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Server Alert: 3 Fullproof Ways to Up Your Game

Back in my musician days, while opening for the likes of Neil Young and Richie Havens, I never gave much thought to restaurant service. That all changed when waiter Steven Hayes at the Garden Restaurant in Ocean City, Md. cast a spell with stories of the Garden’s local seafood that was enhanced with home-grown herbs. And, just as I’d meticulously studied singer-songwriter greats like Bob Dylan and Leonard Cohen, when I later became a waiter, I integrated Steven’s best practices and those of other super servers.

1. Learn Selling Techniques
While at Paulo’s in Georgetown, I wondered how fellow waiter Wayne Anderson was making twice the money I did.  Eavesdropping from a nearby table, I overheard, ”I recommend our carpaccio, thin slices of sirloin accented with shavings of Locatelli Romano cheese.” Wayne never asked, “May I interest you in an appetizer?” He only suggested. The revelation paid thousands in the first year.
Other Wayne methods included pulling dishes off the expeditor line and letting guests get a look and a whiff of the merchandise, as well as seductively carrying the dessert tray through the dining room. His teacher/student menu tour was also impressive. He moved around the table using a pen to help guests follow along. Holding his patrons in rapt attention, they bought what he suggested.
Finally, I’d notice Wayne standing in the back dining room rehearsing his shtick before the show. While some saw Wayne as an oddball, for me, he was a walking treasure trove of ideas that lined my pockets with piles of cash.

2. Add Drama
Peter at J-Odette, also in Georgetown, was another fascinating waiter/teacher. In an act not for the faint of heart, Peter would slash open a bottle of Dom Perignon with a sword! This show-stopping technique inspired others to order bottles of the bubbly. My first and last attempt was a total failure, with the bottle top careening across the dining room and landing in a guest’s minestrone. I did, however, glean that opening a bottle of vino with flair reaped big benefits.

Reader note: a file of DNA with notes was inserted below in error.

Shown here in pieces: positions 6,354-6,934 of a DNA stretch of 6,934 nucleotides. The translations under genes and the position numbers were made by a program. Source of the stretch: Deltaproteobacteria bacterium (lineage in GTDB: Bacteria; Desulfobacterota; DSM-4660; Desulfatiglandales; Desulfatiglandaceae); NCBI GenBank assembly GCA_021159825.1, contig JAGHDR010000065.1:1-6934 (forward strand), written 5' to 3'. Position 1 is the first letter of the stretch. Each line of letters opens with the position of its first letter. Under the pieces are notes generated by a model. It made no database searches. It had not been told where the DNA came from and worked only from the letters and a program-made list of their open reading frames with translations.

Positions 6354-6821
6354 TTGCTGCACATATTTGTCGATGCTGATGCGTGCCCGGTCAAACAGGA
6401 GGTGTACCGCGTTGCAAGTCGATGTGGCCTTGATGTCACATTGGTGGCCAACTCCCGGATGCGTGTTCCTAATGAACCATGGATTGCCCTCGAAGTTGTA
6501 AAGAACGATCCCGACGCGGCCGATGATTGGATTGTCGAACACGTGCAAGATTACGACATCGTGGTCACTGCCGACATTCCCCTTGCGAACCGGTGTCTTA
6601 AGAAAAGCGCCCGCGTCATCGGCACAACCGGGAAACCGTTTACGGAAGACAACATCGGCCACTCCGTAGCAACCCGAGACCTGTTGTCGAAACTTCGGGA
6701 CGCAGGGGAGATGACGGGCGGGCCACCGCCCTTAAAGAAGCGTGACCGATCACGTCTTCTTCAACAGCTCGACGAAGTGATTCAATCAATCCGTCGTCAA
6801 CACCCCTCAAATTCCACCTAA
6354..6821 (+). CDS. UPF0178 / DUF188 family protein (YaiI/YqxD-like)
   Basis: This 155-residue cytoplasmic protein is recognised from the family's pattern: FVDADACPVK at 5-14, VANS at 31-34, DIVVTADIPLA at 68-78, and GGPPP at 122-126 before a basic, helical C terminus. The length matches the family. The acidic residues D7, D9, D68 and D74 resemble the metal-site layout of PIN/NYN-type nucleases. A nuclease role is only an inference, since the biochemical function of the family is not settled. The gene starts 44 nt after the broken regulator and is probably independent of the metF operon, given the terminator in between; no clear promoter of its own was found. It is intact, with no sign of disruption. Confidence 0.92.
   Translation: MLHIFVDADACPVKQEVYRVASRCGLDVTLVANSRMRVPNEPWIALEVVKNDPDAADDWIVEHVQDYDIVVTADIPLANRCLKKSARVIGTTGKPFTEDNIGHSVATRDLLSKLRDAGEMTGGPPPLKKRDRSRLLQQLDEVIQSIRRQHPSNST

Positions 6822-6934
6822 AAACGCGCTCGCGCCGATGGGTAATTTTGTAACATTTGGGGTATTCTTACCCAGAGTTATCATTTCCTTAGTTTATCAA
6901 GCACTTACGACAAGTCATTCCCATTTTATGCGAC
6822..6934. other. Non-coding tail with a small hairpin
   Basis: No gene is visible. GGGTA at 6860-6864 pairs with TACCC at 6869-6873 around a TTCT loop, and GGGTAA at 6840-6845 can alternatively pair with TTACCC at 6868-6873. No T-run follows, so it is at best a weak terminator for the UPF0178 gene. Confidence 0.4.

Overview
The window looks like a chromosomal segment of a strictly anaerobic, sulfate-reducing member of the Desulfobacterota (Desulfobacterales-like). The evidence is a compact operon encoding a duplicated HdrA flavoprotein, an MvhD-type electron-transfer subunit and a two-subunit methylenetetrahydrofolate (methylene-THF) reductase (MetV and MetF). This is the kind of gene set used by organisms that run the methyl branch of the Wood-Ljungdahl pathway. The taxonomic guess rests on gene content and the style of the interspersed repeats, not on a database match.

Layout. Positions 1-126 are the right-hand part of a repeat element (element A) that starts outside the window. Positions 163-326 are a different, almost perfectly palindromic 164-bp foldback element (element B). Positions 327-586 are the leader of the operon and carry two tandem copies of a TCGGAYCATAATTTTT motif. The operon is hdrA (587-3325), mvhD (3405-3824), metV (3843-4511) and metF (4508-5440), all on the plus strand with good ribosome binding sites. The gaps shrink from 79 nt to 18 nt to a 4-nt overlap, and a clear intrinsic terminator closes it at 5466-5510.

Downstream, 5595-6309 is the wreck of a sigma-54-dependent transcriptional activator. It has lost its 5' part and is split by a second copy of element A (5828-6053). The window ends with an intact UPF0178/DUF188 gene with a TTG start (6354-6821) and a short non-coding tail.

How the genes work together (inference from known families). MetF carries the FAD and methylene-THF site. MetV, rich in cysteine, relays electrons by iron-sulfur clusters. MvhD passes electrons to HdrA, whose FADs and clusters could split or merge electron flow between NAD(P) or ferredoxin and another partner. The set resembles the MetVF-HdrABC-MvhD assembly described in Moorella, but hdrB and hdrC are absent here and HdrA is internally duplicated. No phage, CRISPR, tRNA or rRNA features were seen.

3. Dazzle and Delight
Next up was Thai master Mr. Lee. He turned me on to steaming off wine labels and placing them on placards with guests’ names, the date, and the occasion to create a “wow” good-bye. He was brilliant at fine touches, such as offering finger bowls of hot water and fresh lemons between courses. Mr. Lee’s tables were Asian gardens where he artfully tended to every knife, fork, napkin, and flower.

In the end, you, too, can observe, learn, and integrate the techniques of great servers. Keep on the lookout. Be sure to ask for the best server when you dine out to learn more. And then customize the best techniques to create your own authentic style.

About the Author

Bob Brown, president of Bob Brown Service Solutions, www.bobbrownss.com, pioneered Marriott’s Service Excellence Program. He has worked with clients such as Disney, Hilton, Morton’s of Chicago, Nordstrom, Olive Garden, and Ritz Carlton and works internationally with the prestigious Burj Al Arab in Dubai. He has appeared on the Food Network and is author of the bestselling The Little Brown Book of Restaurant Success, selling over 100,000 copies worldwide. Contact Bob for keynotes, workshops, breakouts, and executive retreats at 571-246-2944 ©Bob Brown Service Solutions 2016.

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